The unsung workhorses of this team, they toil in relative obscurity, throwing two innings one day, three another, sometimes even more.

They are up in the bullpen at a moment’s notice, often getting loose before another swift exit by a wobbly rotation.

They are the Padres’ long relievers, and especially this pitching-starved season they have come in handy.

“If you have five starters who are giving you 200 innings, there might not be a great deal of need for a long reliever,” manager Bud Black said recently. “But on that given night when you need one, you’re glad you have one.”

For much of 2013, the Padres have needed two, and on more than a few nights. Only one starter, Jason Marquis, is on pace to reach that 200-inning marker. This season’s long-relief duty began with Anthony Bass and Andrew Cashner. It’s since fallen to Thad Weber and Robbie Erlin as well.

“It was difficult the first time,” Bass said, remembering his long-relief debut in 2011, “just knowing when to start getting ready for the ballgame, when I might be used, when I might not be used.”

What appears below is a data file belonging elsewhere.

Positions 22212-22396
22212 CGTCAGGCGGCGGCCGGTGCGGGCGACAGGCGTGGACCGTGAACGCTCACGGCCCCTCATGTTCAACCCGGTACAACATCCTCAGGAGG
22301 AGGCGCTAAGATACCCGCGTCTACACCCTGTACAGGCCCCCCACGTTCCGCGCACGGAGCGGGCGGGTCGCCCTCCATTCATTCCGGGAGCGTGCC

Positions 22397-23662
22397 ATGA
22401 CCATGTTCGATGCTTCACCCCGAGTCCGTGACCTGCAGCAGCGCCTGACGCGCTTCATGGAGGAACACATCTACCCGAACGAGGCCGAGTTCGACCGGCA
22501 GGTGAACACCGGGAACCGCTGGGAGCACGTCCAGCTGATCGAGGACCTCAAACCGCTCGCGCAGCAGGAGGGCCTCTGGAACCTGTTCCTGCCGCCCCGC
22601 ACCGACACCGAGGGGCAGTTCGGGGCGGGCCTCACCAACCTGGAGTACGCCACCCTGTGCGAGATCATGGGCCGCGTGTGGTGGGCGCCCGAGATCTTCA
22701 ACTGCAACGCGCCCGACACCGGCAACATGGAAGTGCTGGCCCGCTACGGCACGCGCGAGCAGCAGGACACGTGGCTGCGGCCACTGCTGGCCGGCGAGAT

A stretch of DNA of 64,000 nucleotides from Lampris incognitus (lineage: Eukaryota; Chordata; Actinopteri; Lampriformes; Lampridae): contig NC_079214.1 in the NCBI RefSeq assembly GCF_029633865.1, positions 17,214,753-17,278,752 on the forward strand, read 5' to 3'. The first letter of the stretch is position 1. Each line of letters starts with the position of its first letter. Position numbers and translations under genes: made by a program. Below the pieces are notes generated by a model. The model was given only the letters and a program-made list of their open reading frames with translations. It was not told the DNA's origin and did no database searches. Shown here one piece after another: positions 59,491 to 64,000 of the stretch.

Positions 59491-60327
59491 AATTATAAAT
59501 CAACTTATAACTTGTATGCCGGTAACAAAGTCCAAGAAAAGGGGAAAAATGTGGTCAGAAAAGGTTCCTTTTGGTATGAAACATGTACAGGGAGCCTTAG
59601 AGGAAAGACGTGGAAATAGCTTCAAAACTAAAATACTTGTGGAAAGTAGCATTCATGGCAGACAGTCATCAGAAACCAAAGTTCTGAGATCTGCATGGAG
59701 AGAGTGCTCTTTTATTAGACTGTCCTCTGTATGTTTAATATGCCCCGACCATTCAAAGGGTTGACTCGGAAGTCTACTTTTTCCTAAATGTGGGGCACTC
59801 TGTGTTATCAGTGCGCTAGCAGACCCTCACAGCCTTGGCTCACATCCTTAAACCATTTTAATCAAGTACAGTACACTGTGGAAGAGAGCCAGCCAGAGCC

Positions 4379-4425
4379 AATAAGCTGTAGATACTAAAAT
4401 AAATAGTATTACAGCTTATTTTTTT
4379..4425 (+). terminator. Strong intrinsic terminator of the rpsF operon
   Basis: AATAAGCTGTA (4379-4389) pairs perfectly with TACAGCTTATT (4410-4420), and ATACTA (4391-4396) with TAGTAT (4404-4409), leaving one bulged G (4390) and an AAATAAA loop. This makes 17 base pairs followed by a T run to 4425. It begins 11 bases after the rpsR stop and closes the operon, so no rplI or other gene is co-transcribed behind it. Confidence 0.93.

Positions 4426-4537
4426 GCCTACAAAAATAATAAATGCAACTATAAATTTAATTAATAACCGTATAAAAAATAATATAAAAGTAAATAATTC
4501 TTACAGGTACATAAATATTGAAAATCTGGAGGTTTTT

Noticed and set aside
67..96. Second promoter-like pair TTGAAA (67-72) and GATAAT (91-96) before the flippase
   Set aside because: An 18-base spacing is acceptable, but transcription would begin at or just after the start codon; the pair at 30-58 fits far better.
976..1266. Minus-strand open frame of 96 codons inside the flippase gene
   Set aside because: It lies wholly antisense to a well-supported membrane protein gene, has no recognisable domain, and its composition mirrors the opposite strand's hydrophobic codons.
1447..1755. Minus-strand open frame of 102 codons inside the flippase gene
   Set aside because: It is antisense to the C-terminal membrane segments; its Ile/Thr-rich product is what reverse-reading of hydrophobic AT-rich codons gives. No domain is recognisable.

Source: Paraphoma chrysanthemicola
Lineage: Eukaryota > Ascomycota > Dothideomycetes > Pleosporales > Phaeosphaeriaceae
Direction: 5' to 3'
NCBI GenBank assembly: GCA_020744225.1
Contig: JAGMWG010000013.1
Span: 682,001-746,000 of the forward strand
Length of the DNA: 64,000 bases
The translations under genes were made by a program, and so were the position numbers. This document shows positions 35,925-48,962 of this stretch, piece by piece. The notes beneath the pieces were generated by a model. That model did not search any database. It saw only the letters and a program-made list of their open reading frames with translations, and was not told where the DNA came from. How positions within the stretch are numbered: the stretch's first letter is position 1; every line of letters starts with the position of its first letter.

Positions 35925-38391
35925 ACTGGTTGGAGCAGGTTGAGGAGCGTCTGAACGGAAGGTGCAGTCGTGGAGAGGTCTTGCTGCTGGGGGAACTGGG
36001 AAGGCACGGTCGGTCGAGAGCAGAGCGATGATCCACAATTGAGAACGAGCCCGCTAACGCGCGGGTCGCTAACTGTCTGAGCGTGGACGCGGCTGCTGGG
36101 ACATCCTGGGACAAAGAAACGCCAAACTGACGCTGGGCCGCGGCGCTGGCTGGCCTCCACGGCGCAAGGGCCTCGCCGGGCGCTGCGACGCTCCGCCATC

Bass, a third-year player, is used to it by now. The versatile right-hander sees himself as a future starter, but he also recognizes the value in his current role.

“You definitely get your feet wet,” said Bass, who last season made 15 starts but, interrupted by shoulder inflammation, later returned in the bullpen. “Usually you go in when the game’s kind of out of hand. There’s not a ton of pressure, but there is always pressure. It’s never an easy task getting big-league hitters out.”

In just over a month, Padres starters have seemingly compiled a season’s worth of ugly starts. There have been three-inning misadventures, four-inning clunkers, even a 1 2/3-inning cameo.

“We’ve been a little bit inconsistent with our starting pitching,” said Darren Balsley, the Padres pitching coach putting it lightly. “In the past we’ve usually carried one (long reliever) instead of two. This year we broke camp with two.”

In his first 10 appearances this season, Bass has thrown 22 1/3 innings, more than any other reliever on the team. Entering Saturday, he'd seen nearly as much work as No. 2 starter Clayton Richard, who lasted just 22 2/3 innings over his first five outings.